Right from my formative years, I had always wanted be a writer because it gave me a means of expressing myself to the fullest.  I had been a member of writers club where we wrote newsletters on the happenings at school.  Later, I got into writing articles for newspapers, and friends encouraged me to write a book. My Christian faith also led me to share my testimony as a means of getting healed from my gambling addiction.

3. What kind of research did you do for this book?

I did lots of research in the internet to ascertain the real impact of gambling addiction. I also delved into newspaper archives to acquaint myself with the history of the addiction. By the time I was through, I was convinced that gambling addiction was a worldwide problem which was only beginning to take root in Kenya.
4. What’s a typical working day like for you? When and where do you write? Do you set a daily writing goal?

I believe that a writer is a reader and a reader is a learner. My writing is a result of what I read and by extension, what I have learned. I am in the habit of writing down whatever ideas I come across on a daily basis, which I use to boost my work.

 
5. What is the hardest part of writing for you?

For me the hardest part is getting someone to become interested in your work, especially if it is the first work.


6. What’s the best thing about being an author?

Being an author gives you the satisfaction of knowing that your work will be available for posterity. Writers live long after they have died, and nothing could be more satisfying than knowing future generations will benefit from your experiences.

7. What are you working on now? Can you share a little of your current work with us?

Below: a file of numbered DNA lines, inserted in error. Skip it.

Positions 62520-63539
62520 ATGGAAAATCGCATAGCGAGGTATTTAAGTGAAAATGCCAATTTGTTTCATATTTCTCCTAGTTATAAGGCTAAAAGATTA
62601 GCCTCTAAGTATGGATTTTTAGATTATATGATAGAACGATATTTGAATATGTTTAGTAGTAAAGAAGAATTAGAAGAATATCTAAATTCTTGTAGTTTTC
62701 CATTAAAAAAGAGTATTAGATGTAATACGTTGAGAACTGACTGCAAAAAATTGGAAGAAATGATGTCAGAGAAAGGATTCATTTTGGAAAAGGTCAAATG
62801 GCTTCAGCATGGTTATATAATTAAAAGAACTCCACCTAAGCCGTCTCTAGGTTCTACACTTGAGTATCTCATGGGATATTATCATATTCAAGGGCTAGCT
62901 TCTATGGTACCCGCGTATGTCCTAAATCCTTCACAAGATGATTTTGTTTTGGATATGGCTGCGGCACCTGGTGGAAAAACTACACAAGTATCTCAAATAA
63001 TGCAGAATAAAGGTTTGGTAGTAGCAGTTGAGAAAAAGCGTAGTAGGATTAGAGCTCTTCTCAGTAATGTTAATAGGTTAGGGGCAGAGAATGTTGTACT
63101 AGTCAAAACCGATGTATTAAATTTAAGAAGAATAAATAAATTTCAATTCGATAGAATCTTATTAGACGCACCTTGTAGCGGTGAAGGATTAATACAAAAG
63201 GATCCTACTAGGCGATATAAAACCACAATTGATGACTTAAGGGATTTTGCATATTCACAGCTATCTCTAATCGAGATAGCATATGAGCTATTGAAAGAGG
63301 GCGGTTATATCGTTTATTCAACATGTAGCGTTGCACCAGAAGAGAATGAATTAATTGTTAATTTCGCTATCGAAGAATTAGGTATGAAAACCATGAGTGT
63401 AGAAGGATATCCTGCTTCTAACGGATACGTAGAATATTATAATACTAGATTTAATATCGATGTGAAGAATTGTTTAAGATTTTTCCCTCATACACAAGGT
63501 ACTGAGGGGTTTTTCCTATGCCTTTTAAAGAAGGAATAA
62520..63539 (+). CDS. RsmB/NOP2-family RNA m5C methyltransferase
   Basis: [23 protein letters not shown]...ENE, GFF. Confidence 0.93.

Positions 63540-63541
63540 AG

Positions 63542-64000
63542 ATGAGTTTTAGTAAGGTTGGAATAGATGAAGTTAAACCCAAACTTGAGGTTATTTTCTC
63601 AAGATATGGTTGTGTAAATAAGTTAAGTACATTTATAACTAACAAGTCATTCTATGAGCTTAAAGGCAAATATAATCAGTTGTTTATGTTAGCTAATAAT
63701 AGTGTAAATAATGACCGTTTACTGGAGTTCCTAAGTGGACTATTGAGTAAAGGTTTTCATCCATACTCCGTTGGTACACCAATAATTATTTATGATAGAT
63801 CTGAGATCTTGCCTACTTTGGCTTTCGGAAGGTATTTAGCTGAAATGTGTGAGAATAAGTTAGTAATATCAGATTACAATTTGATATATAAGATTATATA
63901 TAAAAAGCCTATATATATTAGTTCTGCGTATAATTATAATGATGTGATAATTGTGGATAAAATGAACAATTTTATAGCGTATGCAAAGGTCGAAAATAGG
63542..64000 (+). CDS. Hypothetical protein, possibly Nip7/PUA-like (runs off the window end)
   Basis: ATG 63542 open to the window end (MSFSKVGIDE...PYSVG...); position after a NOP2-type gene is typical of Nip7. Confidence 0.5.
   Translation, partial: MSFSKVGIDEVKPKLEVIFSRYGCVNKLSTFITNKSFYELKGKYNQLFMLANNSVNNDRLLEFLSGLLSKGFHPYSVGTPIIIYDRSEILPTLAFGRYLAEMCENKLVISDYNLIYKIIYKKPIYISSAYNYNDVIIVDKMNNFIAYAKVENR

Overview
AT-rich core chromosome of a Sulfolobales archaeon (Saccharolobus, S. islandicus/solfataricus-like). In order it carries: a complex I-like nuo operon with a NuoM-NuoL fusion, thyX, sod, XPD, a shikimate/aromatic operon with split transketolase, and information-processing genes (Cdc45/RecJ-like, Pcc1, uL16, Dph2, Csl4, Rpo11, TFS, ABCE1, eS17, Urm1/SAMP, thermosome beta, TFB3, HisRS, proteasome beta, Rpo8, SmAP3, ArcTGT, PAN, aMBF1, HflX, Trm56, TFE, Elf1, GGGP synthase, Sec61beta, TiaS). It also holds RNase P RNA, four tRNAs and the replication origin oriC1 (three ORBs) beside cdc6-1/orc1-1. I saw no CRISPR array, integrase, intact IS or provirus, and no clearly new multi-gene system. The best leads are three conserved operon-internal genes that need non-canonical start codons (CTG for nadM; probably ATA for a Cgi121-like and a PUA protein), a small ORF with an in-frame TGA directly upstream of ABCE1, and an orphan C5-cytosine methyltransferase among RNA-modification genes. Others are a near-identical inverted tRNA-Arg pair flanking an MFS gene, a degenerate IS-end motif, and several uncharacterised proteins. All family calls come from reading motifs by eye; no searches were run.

I am working on a story about gambling addiction from the perspective of the gamblers’ relations. This promises to be another juicy bit. Can’t wait to see it out.


8. What advice would you give aspiring writers?

Never give up. Never destroy a manuscript just because someone says it’s worthless. If writing is your passion keep on writing for, I can assure you, in due time you will see your work in print.


9. Do you have any favorite authors or favorite books? If, so, which ones?

Favorite books include Things Fall Apart by Chinua Achebe and Land Without Thunder by Grace Ogot.
10. What question have you always wanted to be asked in an interview? How would you answer that question?
How long did it take to have your book published? Five years to be precise. I couldn’t self-publish because of the costs involved, and no one seemed interested. But eventually the book was published.

Review of ‘Not a Chance’

Author: Jackson Okoth

Available at: Catholic Bookshop , Book point

Retail Price: KES.350/=

 

The dedication at the beginning of the book reads: “This book is also dedicated to my daughters, Livia and Megan, who bore the brunt of my gambling addiction, and never stopped calling me ‘Daddy’” which betrays the honesty with which the book is written.

One need not read Jackson Okoth’s “Not a Chance” farther than the first chapter to discover the warmth and sincerity that leaps from each line which makes the book a  rare and refreshingly honest read bereft of any “pretentions” of the modern writer that sometimes seeks to show might of the pen  under the beloved Thesaurus and loses the reader in the process. There is no fancy language or fancy expressions in this book, but the simplicity of the writing in no way waters down the message but instead manages to deliver it in as real a manner as possible.

Not A Chance is the simple story of second chances, of the painful journey of addiction and the redemption at the very end. I will leave you to discover how the author got himself mixed up in gambling. It is a personal story of courage and conviction, and triumph over addiction.

The manner of storytelling in the novella is reminiscent of the storytellers in our forefather’s times . The reader often gets the impression that he is sitting around the fireplace, listening to the story being told orally.

Readers looking for an easy, richly informative and lesson-filled read will enjoy this book.